Our current Bible study practice has several problems. The first is a lack of cohesiveness. For most of the Bible study’s history, the group has discussed a passage unconnected with what was discussed in the before-lunch reflection. None of those there who wished to dive deeper into the text we shared for only a few minutes have an opportunity to do so. We have remedied this over the past two or three months by preparing a teaching schedule so both those of us who provide reflections and our Bible study leader can utilize the same passage. Second, in our current scheduling, it competes with a movie we show after the meal in order to give people an opportunity to stay out of the elements. We have discussed changing the time of the Bible study to occur before the meal in order to create a separate time specifically for the Bible study. In this model, since the Bible study occurs before the reflection, they would study the passage from the following week, which we are encouraging them to meditate on throughout the week, as will be discussed below. Third, there is not a consistent use of the Bible study. The leadership at Emmanuel does not always know if the Bible study leader will be there, nor do we promote the Bible study or support its leader as well as we could. Our current Bible study leader is preparing to move for work-related reasons and will hand those responsibilities to someone else during the summer months. That transition in leadership will provide us with an opportunity to rethink the Bible study so it can serve its proper role in the unfolding vision of Emmanuel.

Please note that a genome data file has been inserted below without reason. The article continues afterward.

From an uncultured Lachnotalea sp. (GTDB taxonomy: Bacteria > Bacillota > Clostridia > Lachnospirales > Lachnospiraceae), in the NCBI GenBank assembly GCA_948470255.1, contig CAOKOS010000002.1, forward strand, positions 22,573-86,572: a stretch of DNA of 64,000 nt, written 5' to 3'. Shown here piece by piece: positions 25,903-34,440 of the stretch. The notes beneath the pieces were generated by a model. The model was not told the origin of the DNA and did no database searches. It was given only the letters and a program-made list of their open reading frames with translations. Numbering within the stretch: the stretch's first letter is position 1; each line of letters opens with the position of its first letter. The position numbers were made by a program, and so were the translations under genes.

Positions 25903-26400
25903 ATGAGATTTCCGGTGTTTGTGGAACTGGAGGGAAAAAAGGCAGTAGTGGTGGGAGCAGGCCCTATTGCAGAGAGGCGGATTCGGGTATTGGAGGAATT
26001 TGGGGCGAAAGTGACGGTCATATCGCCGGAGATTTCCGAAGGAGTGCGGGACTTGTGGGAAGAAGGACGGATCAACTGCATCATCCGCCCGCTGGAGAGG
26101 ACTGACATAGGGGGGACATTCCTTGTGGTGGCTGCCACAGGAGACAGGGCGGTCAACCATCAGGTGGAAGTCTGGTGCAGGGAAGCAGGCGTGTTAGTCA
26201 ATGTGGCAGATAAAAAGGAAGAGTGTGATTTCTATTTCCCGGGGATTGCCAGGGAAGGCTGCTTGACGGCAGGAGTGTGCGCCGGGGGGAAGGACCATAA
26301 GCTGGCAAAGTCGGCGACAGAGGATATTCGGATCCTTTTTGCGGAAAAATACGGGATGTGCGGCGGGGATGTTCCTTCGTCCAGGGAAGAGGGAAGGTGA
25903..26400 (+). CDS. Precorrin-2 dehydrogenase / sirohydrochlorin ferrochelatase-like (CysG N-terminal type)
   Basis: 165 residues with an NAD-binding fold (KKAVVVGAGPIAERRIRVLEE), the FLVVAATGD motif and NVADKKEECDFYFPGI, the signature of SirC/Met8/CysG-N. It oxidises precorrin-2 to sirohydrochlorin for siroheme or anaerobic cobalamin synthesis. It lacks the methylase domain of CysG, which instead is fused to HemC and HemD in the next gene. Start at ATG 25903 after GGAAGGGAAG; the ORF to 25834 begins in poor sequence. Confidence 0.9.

A recent change we have made is to create a handout of our Scripture passage along with several meditations our guests can take with them. The idea for this originally came from Vito Baldini and I have been entrusted with creating these handouts weekly. Each sheet contains three meditations, and I endeavor to organize each meditation to meet three different goals. First, I want to utilize the Scripture passage in a way which allows them to be honest about their circumstances and experiences, both with themselves and with God, and to reflect on them in new ways. For example, in an ongoing series on the Lord’s Prayer, during the week we focused on the address of the prayer, “Our Father, who art in heaven,” one of the meditations was, “Think about your father. How did he help you see what God was like? In what ways is God a better Father than your earthly father?” It is to be expected that some of our guests have negative experiences with their fathers, and to hear a prayer begin with the phrase, “Our Father” could invoke those negative images of their own fathers rather than the grace and mercy of God. While the question is phrased in a manner that does not provide judgment, it gives our guests permission to recognize the failings of their fathers and to bring the pain of those circumstances to a perfect Father. It also allows them to reflect on what good they have received from their fathers, which is the second goal of our meditations. At least one meditation each week needs to encourage them to see the good in their lives and recognize how God has been gracious to them, even in their circumstances. The questions with this intention encourage our guests to look for how God loves them when living in a situation which might very well lead them to doubt God’s love for them. Finally, the third goal is to provide a place for responsibility. We have given them permission to bring their pain to God and encouraged them to find ways God has been gracious to them which they can give thanks for. Now, it’s time for our guests to recognize both the good they add to the world and the wrongs they have committed which have contributed to the way things are. So far, I have yet to determine the language for these questions and they have not been included in our first few handouts. We do not want this to sound antagonistic and accusatory. The meditation needs to create space for our guests to think about how they might not have measured up to what our passage says, and quickly point those shortcomings to the mercy of Jesus. Once they have concluded this meditation, they should be able to point back to it as one of the ways God has shown them grace and for which they are thankful. Going forward, we would like to open up time during our pre-meal reflection to allow guests to share their experience with these meditations and how they met God during the week.